This is the interesting thing about Sunburst: other than one appearance in a Global Guardians backup story in a Superboy comic, he was a total nonentity in the DCU Universe. I mean, total nonentity: he’d even been hypnotized – at his own request – to become unaware of his superpowers. Possibly this was because whoever was writing the story realized that Sunburst’s powers and gimmick were almost entirely a duplicate of the Global Guardian known as Rising Sun, who is pretty awesome in his own right.
But then, in Crisis On Infinite Earths #12, with literally no advance warning whatsoever, Marv Wolfman pulls Sunburst out of just about the deepest obscurity a comics character can go into, and not only gives George Perez the opportunity to draw Sunburst fighting the Anti-Monitor’s shadow demons alongside Rising Sun as part of the superb “battle around the world” sequence (seriously, Crisis #12 is probably the most brilliantly crafted ending to an epic comics story ever and if anybody says different they are wrong and bad and also wrong), but he goes even further and he gives Sunburst a little story arc.
It’s Sunburst who convinces Dr. Light (the female Dr. Light, not Dr. McRapeyrape) that to serve as a superhero is the highest honor one can undertake. With no introduction beyond Sunburst explaining that they both had to learn this, Wolfman makes Sunburst a noble figure without giving him more time than the character deserves – Sunburst gets maybe five balloons’ worth of dialogue. And then after that he kills Sunburst off, offscreen to boot, because that’s Sunburst’s arc: he learns he has to be a hero, he nuts up and is heroic, and he dies nobly in battle against baddies. With five lines of dialogue and maybe six or seven panels over an entire double-sized comic book, which was not incidentally one of the most important books DC had ever published, the final issue of the absolutely enormous gamble that Crisis was.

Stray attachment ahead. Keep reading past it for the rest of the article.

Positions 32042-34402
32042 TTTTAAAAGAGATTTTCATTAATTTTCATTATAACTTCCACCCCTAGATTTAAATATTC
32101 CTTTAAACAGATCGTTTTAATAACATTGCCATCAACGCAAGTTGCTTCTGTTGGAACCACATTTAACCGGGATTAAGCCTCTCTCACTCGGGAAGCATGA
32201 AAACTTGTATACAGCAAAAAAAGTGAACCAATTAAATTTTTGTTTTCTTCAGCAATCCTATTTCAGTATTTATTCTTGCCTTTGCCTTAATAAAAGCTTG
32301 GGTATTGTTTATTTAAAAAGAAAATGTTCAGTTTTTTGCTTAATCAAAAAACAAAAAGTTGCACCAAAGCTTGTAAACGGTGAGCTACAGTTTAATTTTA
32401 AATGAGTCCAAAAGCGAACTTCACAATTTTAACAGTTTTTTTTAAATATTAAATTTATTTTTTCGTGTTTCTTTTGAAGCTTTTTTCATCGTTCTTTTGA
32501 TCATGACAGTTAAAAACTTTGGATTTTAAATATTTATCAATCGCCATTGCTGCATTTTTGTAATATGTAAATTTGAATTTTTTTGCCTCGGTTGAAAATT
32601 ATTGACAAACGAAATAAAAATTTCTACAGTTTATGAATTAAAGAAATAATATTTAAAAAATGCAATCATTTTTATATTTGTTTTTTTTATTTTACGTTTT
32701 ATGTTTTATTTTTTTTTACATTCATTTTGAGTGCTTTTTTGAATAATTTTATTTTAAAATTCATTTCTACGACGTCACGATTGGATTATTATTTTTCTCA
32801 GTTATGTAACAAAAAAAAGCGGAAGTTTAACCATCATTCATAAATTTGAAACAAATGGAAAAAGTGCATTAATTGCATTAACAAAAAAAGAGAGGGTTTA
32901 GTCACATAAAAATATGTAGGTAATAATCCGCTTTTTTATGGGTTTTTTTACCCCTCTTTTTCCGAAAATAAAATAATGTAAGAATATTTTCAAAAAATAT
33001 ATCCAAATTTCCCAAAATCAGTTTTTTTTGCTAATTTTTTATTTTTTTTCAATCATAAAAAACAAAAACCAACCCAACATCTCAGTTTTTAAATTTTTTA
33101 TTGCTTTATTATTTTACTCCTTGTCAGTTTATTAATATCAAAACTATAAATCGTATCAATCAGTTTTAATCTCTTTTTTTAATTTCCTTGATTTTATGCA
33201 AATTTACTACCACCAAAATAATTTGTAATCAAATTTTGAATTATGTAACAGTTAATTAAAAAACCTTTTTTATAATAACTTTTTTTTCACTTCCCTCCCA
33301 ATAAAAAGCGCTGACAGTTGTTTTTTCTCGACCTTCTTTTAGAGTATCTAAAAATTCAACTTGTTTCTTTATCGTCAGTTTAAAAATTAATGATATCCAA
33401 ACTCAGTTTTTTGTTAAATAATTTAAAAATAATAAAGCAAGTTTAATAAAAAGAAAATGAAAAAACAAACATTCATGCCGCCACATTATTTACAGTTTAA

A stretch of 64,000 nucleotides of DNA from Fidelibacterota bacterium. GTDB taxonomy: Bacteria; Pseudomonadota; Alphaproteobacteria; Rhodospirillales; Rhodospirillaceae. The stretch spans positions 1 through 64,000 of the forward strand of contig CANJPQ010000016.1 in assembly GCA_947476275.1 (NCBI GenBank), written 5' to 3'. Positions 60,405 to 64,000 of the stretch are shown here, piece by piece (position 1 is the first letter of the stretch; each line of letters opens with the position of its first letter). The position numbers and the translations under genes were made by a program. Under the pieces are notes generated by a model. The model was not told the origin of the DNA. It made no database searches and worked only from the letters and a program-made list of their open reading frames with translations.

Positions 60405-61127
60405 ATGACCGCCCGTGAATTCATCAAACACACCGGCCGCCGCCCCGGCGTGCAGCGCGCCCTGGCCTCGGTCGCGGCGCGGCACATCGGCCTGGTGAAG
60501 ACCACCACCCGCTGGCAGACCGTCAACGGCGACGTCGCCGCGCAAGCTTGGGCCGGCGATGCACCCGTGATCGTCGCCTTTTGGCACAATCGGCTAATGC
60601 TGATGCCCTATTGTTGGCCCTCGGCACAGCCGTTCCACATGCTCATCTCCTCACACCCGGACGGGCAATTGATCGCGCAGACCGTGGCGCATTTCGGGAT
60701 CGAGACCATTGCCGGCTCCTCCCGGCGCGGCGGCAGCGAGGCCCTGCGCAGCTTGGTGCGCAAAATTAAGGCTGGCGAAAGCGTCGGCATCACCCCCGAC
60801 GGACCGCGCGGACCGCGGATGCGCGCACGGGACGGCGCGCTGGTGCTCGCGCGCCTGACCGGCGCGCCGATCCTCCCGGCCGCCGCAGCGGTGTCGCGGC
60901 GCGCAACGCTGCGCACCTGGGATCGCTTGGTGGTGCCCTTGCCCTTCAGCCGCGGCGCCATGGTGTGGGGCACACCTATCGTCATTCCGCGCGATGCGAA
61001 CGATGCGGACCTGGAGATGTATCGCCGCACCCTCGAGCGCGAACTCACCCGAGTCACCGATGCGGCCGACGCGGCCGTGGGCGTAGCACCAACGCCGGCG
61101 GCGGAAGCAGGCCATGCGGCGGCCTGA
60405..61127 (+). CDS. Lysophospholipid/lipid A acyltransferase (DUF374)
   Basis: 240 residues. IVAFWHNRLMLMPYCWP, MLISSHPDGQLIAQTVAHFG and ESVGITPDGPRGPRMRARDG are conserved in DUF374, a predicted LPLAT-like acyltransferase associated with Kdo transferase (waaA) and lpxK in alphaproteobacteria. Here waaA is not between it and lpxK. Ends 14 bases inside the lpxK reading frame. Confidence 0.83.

Basically, Sunburst is the Biggs Darklighter of Crisis on Infinite Earths, and I mean that as a compliment. He’s an object lesson on how obscure characters should get killed off: he gets a noble ending and his death isn’t fetishized for the sake of gore.